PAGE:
yosmc - 12:13 pm on Mar 23, 2013 (gmt 0)
I run a special-interest widget directory that is older than Google itself. It is useful to human visitors (in fact it's even been featured in offline media), it's been ranking well since the old Google days, and has never suffered any major drops from any of Googles updates or algo changes.
Over five years ago, I changed my site's back engine. The change was invisible to visitors, but internally, I installed a link management system that would help me manage and update my directory more efficiently. The script defaulted to a /links directory, so instead I tweaked the code so it would output to my traditional directory structure (along the lines of blue_widgets.php, red_widgets.php, etc.)
Middle of last year, Google suddenly started sending me warning mails via my Webmaster Tools account, telling me about "possible outages" and that "Googlebot can't access the site". I looked into those, and noticed that Google had found (and decided to spider) the default /links directory, even though it isn't actually linked anywhere on my site. Thinking that Google had no business crawling that directory in the first place, I simply ignored those messages.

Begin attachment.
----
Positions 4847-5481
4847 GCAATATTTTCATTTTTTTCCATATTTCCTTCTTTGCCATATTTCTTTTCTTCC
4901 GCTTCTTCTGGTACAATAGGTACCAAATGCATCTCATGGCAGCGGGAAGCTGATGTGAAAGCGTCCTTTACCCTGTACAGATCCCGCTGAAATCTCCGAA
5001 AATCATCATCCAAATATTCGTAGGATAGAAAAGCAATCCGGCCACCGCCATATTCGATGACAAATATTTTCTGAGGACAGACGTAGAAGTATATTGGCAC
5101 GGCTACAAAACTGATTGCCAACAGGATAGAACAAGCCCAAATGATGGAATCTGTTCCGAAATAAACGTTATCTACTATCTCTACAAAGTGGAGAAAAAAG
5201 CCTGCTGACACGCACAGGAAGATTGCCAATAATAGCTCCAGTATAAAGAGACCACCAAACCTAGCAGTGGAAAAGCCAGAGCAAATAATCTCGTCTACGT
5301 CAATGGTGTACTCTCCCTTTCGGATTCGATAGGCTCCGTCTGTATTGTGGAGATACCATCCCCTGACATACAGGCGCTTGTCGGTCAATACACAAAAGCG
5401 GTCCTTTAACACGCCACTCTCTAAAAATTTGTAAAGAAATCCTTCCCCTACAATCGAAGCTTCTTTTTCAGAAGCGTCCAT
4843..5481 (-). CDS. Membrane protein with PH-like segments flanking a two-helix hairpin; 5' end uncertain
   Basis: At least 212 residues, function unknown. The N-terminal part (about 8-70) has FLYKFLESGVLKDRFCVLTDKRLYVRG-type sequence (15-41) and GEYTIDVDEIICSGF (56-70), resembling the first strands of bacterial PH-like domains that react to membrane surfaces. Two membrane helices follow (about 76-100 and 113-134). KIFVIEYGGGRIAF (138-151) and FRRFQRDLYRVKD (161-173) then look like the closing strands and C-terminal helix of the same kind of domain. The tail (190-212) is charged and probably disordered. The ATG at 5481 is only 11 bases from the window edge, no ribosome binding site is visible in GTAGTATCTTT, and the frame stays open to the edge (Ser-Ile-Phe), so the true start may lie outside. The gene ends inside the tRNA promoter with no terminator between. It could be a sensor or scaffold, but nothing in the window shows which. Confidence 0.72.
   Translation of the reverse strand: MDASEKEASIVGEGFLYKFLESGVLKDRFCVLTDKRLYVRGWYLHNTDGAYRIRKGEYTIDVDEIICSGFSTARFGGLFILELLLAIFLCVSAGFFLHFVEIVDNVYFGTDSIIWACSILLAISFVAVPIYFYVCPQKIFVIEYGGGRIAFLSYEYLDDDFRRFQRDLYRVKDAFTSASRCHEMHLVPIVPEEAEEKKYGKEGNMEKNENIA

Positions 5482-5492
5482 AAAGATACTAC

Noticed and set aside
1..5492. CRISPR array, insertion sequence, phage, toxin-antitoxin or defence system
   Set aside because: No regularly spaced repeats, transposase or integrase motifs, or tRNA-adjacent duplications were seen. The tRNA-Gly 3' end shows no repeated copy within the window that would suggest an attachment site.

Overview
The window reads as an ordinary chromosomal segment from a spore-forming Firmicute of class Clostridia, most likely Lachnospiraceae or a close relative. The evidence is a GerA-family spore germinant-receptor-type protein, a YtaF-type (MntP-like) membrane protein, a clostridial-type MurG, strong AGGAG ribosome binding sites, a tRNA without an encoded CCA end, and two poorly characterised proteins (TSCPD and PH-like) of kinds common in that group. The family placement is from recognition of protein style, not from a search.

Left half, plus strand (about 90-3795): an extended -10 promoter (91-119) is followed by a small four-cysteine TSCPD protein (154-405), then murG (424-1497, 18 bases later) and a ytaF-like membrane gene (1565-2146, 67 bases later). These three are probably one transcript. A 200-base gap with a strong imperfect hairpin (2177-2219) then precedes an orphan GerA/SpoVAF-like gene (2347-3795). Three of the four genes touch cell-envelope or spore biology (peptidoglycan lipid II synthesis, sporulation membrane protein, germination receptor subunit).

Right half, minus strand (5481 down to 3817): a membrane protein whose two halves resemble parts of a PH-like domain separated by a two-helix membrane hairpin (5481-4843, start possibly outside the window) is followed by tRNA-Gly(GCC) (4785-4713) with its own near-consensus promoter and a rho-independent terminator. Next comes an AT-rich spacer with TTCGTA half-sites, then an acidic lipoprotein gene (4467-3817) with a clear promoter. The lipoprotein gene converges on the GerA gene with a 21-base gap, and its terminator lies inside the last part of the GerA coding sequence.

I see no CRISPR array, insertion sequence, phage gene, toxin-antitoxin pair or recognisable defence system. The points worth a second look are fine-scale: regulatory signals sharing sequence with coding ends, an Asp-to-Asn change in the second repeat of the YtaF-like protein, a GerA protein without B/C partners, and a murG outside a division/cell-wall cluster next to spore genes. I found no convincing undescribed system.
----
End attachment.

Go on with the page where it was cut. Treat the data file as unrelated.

Obviously, I shouldn't have: Over the course of 5 months and accompanied by a total of 30 warning messages, Google eventually started slamming my site, moving it down from page one to page 80 and beyond.
When I finally figured out the devastating scope of what was going on, I blocked the "links" directory via robots.txt and filed a removal request for all the "pages" that Google took from the /links directory and which it shouldn't have crawled in the first place.
As a result, the number of my indexed pages dropped from "several thousand" to "several dozen". This is really how it should be - like I said, this is a speciality directory, and there are only so many links in it. And: this is really how it always was, at least before Googlebot started snooping around in a directory it was never invited to.
"Index Status" in my Google Webmaster account, however, now looks like I have essentially taken my site down - if you don't know the full story, it seems like I removed 98% of my site, and put it into hibernation mode. And that seems to be exactly what Googles algos are concluding: even though my site is perfectly healthy, Google is still treating it like a half-dead zombie.
Can anyone recommend a path out of this nightmare, or should I just go and shoot myself? :p